Tolkien himself wrote that The Lord of the Rings was "largely an essay in 'linguistic aesthetic' (The Letters of J.R.R. Tolkien, p. 220), and writers may want to celebrate the peculiar aesthetic of Tolkien's Elvish. To some it will be an attempt to immerse themselves in the world of Middle-earth. Others will be interested primarily in the languages as such, and try to learn them as some kind of intellectual challenge.
Especially after the appearance of the movie The lord of the rings, many people wanted brief "Elvish" inscriptions for rings (often wedding-rings), tattoos and the like. They feel attracted to the magical aura and aesthetic qualities of "Elvish", but may not have a deeper scholarly interest in Tolkien's work. Writers intending to compose longer texts must by necessity penetrate far deeper into the linguistic "lore" relating to Tolkien's languages, here is where a Wikipedia in Eldarin would help writers to establish an open canon of authority to work around the fact that Tolkien often changed his mind about many details.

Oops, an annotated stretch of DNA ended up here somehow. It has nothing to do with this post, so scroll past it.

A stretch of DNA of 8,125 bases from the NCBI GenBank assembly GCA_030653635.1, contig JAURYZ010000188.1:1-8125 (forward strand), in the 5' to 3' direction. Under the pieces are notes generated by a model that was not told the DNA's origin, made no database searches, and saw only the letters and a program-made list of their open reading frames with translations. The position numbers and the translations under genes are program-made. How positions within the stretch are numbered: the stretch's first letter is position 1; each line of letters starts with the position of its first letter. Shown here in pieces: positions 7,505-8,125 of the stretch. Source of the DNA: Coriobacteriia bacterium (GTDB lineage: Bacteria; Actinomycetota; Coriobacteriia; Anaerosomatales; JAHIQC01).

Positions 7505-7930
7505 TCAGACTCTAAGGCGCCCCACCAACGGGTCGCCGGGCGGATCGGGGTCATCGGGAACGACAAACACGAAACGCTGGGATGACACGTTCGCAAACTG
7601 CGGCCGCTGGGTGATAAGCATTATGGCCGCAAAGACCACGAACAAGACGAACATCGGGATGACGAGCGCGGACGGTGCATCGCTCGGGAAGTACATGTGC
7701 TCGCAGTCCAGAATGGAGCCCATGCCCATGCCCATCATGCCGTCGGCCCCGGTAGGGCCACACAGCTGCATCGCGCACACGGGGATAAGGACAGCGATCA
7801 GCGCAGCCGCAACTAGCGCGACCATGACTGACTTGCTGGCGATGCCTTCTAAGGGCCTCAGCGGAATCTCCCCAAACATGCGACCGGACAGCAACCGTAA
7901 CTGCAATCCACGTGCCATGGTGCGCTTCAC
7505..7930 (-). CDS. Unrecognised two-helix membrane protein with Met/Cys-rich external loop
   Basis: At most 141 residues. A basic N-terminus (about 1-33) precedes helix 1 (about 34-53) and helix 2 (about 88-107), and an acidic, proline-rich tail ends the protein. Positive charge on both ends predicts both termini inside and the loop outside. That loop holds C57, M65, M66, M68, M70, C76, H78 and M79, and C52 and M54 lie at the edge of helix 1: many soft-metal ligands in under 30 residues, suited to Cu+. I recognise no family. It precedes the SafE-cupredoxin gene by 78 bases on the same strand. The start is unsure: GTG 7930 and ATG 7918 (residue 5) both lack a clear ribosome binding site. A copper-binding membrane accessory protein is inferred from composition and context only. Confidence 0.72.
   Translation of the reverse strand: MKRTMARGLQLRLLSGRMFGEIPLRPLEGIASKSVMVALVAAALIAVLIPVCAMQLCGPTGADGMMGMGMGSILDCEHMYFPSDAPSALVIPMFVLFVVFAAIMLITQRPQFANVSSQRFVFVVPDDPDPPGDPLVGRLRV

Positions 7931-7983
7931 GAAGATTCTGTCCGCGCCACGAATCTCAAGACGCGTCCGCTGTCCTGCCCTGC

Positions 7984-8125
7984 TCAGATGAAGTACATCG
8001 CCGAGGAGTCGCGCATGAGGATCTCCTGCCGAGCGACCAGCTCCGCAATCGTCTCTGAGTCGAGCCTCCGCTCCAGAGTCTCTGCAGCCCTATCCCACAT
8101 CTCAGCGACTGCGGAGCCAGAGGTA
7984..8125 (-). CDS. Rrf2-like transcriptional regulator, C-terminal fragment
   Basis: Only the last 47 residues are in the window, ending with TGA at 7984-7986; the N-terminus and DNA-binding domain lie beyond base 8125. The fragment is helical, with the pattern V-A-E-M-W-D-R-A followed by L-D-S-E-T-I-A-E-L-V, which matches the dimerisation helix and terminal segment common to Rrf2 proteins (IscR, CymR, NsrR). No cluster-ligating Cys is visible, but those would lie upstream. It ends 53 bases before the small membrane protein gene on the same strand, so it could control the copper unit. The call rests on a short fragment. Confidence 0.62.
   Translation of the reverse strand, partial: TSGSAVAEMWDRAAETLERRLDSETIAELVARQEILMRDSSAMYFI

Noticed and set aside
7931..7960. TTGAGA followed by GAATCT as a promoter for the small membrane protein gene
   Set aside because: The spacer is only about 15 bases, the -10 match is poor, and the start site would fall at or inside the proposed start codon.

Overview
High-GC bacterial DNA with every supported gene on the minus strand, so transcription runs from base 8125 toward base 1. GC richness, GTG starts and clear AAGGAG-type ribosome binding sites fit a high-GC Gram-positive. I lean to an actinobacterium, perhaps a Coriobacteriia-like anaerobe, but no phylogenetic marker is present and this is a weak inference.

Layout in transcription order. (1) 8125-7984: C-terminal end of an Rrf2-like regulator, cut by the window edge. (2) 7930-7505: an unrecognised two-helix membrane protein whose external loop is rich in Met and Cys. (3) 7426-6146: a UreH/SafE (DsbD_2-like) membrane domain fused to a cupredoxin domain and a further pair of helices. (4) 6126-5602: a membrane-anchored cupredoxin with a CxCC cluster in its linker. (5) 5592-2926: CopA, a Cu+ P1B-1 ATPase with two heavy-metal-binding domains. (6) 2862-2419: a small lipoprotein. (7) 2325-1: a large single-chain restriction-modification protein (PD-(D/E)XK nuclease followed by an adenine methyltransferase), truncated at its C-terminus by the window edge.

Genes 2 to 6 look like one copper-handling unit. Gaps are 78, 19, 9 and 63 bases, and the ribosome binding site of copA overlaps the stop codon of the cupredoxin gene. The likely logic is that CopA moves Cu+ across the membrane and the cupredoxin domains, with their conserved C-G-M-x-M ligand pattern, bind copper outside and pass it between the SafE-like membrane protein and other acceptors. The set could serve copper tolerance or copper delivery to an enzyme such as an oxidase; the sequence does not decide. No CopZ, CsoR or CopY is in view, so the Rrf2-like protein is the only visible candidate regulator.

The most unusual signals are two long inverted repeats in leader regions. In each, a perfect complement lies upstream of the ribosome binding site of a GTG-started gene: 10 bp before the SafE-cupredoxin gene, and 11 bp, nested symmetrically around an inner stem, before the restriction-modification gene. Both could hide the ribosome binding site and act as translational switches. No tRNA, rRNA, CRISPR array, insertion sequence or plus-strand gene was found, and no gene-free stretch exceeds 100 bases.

Toki Pona does not have a Wikipedia. GerardM 09:08, 15 November 2008 (UTC)
Yes it does: Helldrake 22:21 (GMT-03:00), 15 november 2008
No it doesn't, it had been closed and the database was locked long ago, best regards, --birdy geimfyglið(:> )=| 00:30, 16 November 2008 (UTC)
P.S. It looks like this Wikipedia had been moved to Wikia , maybe that would be a good option for the people interested in a Sindarin version too, best regards, --birdy geimfyglið(:> )=| 00:50, 16 November 2008 (UTC)
Despite the potential complications, material published by Tolkien himself during his lifetime is regarded as being as close to "definite" or "canonical" Eldarin as one can get. Therefore, Neo-Eldarin efforts are typically based on these texts as the primary normative authority. As for the LotR samples, the Second Edition forms are preferred where they differ from the First Edition.
But the information that can be extracted from these few samples is in no way sufficient to reconstruct a grammar that could support even a semi-functional language. Other Tolkien material, never published in his lifetime, is therefore considered as well. The fact that this material often contradicts itself is problematic from the viewpoint of researchers trying to formulate definite grammatical rules. The normal approach is to adopt forms and details of grammar that these researchers hold to be compatible with the samples of "Elvish" contained in the LotR.
Plus, the occasional publication of hitherto unknown Tolkien material may cause Neo/Eldarin writers to revise the conventions they have been using: Since Eldarin grammar is reconstructed from a very limited corpus, the appearance of even a few new lines of Tolkien-made Eldarin text may sometimes significantly shift the balance of the evidence.